After the Attacks: In Mourning, Norway Vows to Maintain Its Openness

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Jonathan Nackstrand / AFP / Getty Images

Thousands of people gather outside Oslo's city hall on July 25, 2011, in memory of the 76 victims of the July 22 attacks

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Samstad seems typical of many of the city's residents, who hope demonstrations like the rose march can prevent a backlash against immigration and in favor of new security laws.

"We don't want to happen here what happened in the U.S. after 9/11," says Samstad. "We should be proud of our way of life, of our political views ... We are a rich country, and we should be willing to help others. I don't want immigration to become more restrictive because of this."

Debates over restricting immigration and increasing security had been under way even before the July 22 attacks. In a recent interview with TIME, Siv Jensen, head of the right-wing Progressive Party, Norway's second largest party — of which Breivik was briefly a member before abandoning it as too moderate — said she was not sure if Norway's police had the resources to respond to a serious threat and called for tighter restrictions on immigration. "We need to get the immigration policy under control. And then we need to be sure that police have enough resources to do their job," she said.

Jensen's criticism of police preparedness seems prescient considering that it took SWAT teams more than an hour to stop Breivik's rampage. They had to cross the lake to Utoya in boats because police have only one helicopter and it had been disabled that day. Even the police guarding the camp, where Labour Party leaders and Cabinet ministers were among the 600-plus guests, were powerless to stop Breivik because they were unarmed.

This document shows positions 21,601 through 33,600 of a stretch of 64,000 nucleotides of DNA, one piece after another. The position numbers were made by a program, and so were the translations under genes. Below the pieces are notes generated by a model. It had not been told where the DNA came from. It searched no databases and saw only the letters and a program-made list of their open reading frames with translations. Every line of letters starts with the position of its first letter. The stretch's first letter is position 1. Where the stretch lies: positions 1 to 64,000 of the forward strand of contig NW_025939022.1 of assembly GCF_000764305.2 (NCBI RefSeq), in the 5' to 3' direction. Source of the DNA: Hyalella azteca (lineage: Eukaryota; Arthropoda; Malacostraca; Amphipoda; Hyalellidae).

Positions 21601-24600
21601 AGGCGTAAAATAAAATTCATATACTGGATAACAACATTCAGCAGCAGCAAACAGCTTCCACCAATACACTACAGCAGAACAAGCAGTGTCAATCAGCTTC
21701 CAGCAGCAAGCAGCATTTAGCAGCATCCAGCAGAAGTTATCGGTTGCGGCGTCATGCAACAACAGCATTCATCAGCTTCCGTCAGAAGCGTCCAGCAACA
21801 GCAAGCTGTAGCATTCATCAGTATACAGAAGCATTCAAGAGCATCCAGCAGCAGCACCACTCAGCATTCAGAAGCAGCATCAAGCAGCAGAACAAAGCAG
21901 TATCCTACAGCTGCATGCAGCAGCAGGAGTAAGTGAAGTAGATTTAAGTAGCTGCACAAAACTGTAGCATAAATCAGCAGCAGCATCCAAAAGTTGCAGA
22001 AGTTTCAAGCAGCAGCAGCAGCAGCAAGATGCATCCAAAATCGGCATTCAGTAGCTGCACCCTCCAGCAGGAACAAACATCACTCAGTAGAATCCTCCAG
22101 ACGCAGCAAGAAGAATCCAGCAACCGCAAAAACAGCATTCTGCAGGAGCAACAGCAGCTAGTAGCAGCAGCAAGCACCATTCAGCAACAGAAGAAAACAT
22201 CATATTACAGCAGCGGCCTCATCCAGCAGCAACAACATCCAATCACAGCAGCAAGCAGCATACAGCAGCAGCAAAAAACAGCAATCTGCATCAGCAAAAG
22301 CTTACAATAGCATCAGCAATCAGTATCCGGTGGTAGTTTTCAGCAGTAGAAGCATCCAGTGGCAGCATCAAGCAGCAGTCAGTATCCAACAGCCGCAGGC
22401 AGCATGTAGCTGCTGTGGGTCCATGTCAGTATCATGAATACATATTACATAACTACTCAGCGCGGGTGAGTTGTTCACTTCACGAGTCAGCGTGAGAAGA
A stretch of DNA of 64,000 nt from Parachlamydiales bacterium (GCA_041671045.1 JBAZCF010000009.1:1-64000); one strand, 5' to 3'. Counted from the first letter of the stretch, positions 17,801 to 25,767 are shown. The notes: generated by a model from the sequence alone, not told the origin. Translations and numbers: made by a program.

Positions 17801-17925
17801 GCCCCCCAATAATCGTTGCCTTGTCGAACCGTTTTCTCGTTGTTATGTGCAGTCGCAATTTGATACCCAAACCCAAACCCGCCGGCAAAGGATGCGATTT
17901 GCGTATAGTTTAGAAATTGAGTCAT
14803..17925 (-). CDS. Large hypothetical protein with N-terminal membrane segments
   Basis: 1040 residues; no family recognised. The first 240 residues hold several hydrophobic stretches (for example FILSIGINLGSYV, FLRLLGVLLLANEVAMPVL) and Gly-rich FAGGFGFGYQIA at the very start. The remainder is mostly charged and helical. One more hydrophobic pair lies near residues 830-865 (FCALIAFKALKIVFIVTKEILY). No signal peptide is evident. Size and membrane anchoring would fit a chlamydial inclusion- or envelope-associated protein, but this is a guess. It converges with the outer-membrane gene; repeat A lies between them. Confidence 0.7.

One officer who tried to stop Breivik, Trond Berntsen, stepbrother of the Norwegian crown princess, may have had an even chance of saving dozens of lives had he been issued a weapon. Instead, Breivik gunned down Berntsen like so many others. Now some are calling for giving the force better equipment and making firearms standard issue for every officer.

Responding to the criticism, police chief Johan Fredriksen said, "We would do it the same way again unless we were given more resources."

Near the fence in Oslo, an older man with a patchy gray goatee, visibly shaken, clutches his wife and stares at the scene. Gudmund Hernes, 70 years old, is a former Labour Party politician who held various Cabinet posts between 1980 and 1997 and now teaches sociology at Johns Hopkins University. Would Norway avoid the temptation to pass legislation similar to the Patriot Act and similar security laws passed in Europe after 9/11 despite promises not to cede civil liberties?

"I know I sound like a politician when I say it, but I really believe that this is not going to change us," Hernes says. "Yes, there will be some changes, some more security is necessary. But if you want proof that we are reclaiming our tradition of openness, tolerance and participatory democracy, just look at all these faces. You don't see hate here, profound sadness bordering on desperation perhaps, but also a commitment not to succumb to fear, not to hide, but to come out in the open."

It is too early to say whether Norway's culture of openness, the so-called Scandinavian exceptionalism, has been lost forever. One thing is for certain, though: residents of Oslo are unlikely to see the once familiar sight of the Prime Minister out for a stroll without bodyguards anytime soon.

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